The Pitti Palace Collections

By Alexandra Bonfante-Warren

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Palazzo Pitti is a long aristocratic dwelling that seems to have landed, along with the somewhat awkward piazza in front of it, amid a warren of small buildings, boutiques, cafes, and repair shops. The complex lies across the Arno River from the busy hive of Florence's city center, and its name refers to the wealthy banker, Luca Pitti, who built the original block. Its construction was perceived as a presumptuous and arrogant gesture that managed to offend virtually every Florentine,of every political and social position. When Cosimo I de' Medici and Eleanora of Toledo, the duke and duchess of Tuscany, renovated the abandoned palazzo to house their royal apartments, it became known, not surprisingly, as the ducal palace. Today, the Pitti Palace is known as one of the finest museums in Italy, if not the world, housing works of art that stretch from early masters like Giotto and Duccio to 20th-century Italian artists.

The Palatine Gallery, comprising paintings and sculptures in the palazzo's majestic rooms, is not a museum in the conventional sense. These rooms belong to a very specific practice that took shape during the sixteenth and seventeenth centuries, that is, the nobility's custom of hanging many works of art together in private residential spaces. Of the other collections on display in the Pitti Palace complex, the Silverworks and Porcelain museums are housed in small, sometimes beautifully frescoed rooms that resemble the guardarobe, or storerooms, where princely families kept their fine plate. Behind the palace, the Boboli Gardens are one of the great horticultural and architectural creations of Europe. Present-day visitors can walk the aristocratic allees between high walls of evergreen holm oak, where heavy brocades once dragged, and come upon unexpected sculptural delights such as a mounted Perseus emerging from—and reflected in—still waters. The Costume and Carriage museums are more museologically traditional containers of objects, though the objects contained are revelatory and splendid.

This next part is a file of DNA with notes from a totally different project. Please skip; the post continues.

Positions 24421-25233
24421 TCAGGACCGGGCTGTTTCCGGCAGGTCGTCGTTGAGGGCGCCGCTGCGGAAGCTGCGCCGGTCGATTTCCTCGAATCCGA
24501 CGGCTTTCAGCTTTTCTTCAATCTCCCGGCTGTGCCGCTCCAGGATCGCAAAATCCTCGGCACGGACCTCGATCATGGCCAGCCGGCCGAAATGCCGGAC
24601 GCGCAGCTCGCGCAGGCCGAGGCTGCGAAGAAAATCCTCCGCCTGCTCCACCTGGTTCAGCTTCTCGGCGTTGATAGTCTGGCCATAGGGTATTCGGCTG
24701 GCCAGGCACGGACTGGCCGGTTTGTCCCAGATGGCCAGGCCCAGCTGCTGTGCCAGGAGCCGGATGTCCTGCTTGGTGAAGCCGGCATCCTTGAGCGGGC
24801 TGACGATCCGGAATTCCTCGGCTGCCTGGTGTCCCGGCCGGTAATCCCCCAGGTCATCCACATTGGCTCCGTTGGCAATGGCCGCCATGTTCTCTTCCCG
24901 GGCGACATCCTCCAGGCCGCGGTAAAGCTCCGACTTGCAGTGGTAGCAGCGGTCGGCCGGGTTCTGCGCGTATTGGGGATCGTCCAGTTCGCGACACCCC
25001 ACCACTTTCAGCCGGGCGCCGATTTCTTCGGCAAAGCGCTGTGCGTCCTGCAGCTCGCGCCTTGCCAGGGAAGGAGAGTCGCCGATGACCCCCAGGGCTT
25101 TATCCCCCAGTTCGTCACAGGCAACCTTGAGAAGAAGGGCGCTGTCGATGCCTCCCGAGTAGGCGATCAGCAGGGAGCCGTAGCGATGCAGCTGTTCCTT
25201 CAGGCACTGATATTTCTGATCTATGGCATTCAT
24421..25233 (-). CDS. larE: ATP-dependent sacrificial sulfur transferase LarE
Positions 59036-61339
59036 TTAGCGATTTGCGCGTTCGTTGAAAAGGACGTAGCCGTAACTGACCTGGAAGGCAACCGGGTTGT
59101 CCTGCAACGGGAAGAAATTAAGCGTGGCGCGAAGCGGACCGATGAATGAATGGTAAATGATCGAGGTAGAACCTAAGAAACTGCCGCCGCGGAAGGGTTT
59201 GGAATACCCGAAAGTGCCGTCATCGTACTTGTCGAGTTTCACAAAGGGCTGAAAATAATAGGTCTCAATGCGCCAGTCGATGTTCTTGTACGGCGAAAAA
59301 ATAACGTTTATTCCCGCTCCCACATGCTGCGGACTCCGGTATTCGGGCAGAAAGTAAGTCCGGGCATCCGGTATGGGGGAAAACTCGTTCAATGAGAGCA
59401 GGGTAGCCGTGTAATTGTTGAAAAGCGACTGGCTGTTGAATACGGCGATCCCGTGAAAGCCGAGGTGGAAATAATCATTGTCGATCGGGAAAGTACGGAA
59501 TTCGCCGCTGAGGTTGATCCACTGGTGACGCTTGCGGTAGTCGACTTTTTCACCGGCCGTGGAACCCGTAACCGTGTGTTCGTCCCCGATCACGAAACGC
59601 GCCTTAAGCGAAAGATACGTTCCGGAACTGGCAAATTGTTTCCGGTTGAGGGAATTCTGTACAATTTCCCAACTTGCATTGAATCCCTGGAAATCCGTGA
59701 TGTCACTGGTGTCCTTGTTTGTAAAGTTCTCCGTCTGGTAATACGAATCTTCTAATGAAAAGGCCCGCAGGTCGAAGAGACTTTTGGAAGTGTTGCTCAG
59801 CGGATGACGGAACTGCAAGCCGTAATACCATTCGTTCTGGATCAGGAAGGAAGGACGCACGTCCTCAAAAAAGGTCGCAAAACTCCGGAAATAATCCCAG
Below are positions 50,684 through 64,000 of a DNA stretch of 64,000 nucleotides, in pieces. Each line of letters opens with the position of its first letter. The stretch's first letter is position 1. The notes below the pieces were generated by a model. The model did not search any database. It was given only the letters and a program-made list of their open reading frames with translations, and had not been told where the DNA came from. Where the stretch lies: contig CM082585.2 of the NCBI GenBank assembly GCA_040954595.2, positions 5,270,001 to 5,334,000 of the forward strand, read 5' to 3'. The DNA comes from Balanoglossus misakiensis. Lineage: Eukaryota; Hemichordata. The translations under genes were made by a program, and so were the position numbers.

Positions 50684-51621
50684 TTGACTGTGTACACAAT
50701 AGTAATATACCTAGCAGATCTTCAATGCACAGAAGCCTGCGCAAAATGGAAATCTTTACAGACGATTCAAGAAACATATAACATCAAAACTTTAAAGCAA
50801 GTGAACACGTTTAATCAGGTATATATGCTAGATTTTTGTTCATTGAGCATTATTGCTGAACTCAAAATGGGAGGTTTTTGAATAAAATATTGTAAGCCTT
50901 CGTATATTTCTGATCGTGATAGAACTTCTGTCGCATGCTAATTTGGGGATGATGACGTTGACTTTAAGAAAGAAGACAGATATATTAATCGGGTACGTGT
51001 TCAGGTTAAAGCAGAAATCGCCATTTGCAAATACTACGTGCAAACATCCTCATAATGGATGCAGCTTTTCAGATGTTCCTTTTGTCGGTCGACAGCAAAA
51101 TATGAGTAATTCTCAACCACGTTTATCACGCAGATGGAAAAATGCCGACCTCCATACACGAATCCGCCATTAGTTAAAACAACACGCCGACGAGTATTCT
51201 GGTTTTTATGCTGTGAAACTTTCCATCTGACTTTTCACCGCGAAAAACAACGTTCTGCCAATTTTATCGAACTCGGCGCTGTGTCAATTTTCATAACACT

The Pitti Palace has a selection of 300 of the Pitti's most memorable and magnificent works of art, all beautifully presented in full-color illustrations and accompanied by Alexandra Bonfante-Warren's lively text of the Pitti's architectural and personal history. The lives of the Medici family and their unparalleled support of the arts form the basis of this story which weaves a web of intrigue, romance, power, birth right, and artistic vision and brings the Pitti's massive edifice and centuries of history into manageable portions.

9 5/8 x 13 in., 320 pages
ISBN: 0-88363-513-5
$75.00 U.S.

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